I previously mentioned on here that my short story ‘Maybe the Birds’ was shortlisted in the inaugural Short Fiction International Short Story Prize Wild Writing Prize – unfortunately I didn’t win but it’s all good. I’m really happy my work was shortlisted and that my story appeared to resonate with the competition readers, so thank you Short Fiction. It was lovely for my work to be recognised in this way, especially after years of struggling to write new stories.
Many congratulations to Claire Carroll who won with ‘Cephalopod’ and to the runners-up also. You can read ‘Cephalopod’ here as well as the winners and runners-up in the competition’s main prize. Congratulations also to the other shortlistees, in particular Elizabeth Baines whose story I had previously read as we are both part of Edge Hill University’s Narrative Research Group (NRG). I didn’t know Elizabeth had submitted for the competition until I saw the shortlist and recognised the title, so it was really nice to see another NRGer there. Well done, Elizabeth.
My own story is one that has been in gestation for a number of years. In fact, I first got the idea years ago – so long ago in fact that I can’t now remember fully what the spark for it was. Perhaps a workshop idea. I’m not sure. What I do remember is that I tried to write the story back then but couldn’t get going with it, so I left it. Until a few months ago that is, when I was watching my dog looking out of the patio doors, and then the first lines came to me (as they so often have previously – when I least expect it). It was then that I realised this was the start of ‘that’ story, and so the dog became part of it – even though he wasn’t in the original idea. As Stephen King says here, some ideas are like ‘a little piece of grit and it makes a pearl after a while’ – and so the grit of that initial idea became something more after a long time of waiting.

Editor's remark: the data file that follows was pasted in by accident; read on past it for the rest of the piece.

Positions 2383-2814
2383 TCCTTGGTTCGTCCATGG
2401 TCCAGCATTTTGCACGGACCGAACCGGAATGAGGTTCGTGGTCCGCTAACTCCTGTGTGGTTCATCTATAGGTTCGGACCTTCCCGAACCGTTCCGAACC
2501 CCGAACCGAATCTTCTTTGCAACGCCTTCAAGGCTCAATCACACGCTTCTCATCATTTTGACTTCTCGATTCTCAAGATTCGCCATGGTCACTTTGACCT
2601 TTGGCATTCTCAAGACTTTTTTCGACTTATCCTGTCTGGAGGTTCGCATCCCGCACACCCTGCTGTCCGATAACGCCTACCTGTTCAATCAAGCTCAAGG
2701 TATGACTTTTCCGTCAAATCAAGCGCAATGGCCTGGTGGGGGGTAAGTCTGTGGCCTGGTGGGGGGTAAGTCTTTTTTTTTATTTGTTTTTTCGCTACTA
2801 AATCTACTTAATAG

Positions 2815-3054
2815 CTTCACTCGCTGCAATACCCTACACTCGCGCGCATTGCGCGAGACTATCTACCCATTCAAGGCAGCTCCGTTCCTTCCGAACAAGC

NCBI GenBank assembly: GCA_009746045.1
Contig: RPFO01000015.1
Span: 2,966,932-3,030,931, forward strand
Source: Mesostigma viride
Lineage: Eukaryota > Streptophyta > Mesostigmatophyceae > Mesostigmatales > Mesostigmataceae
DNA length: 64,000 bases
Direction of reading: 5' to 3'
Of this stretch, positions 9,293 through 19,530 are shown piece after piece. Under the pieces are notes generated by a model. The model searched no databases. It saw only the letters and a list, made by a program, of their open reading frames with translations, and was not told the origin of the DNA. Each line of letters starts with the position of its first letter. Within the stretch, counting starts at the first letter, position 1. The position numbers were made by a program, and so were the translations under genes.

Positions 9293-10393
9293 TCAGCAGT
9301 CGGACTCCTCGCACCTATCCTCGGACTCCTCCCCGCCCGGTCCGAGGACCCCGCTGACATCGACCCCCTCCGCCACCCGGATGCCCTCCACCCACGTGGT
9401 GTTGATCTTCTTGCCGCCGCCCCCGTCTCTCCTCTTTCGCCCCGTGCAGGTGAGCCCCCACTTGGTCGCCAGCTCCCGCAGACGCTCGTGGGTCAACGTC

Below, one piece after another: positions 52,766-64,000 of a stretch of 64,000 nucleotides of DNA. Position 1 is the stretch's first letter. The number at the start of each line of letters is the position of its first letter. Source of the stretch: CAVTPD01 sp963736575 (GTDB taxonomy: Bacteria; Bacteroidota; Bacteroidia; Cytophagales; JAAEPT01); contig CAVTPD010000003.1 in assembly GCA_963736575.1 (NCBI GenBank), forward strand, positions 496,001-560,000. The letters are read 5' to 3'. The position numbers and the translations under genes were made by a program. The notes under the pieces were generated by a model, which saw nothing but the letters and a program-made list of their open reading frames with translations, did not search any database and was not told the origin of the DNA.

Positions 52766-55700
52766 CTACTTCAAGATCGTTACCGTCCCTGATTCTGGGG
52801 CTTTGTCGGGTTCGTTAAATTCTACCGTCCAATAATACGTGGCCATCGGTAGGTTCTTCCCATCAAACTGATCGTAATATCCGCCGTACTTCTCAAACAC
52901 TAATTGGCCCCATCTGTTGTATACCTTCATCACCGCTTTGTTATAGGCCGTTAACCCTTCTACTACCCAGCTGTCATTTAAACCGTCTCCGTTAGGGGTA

Even though I was deep into a creative writing PhD – and still am; due to submit my practice-based thesis this year – the urge to write the story was so strong once I had those first lines that I just had to break off for a week or so and write it. And that was that. Story done. It came out easily and fluidly and was a pure delight to write, which is so often not the case with creative work, which can be hard going at times and difficult to birth. But this is why I do it, for those times when it’s nourishing and inspiring and hard to turn away from. It’s probably the reason why we all do it, and why we all keep going, even when it’s tough and an effort, especially after suffering setbacks and yet more rejections.
But thank you, Short Fiction – I’m so thrilled you liked my story. Congratulations once more to the winners and runners-up. I look forward to reading your work. Now to try and send my little story out into the world so that other people can read it. And so I send it on its way, wishing it well as it ventures out once more.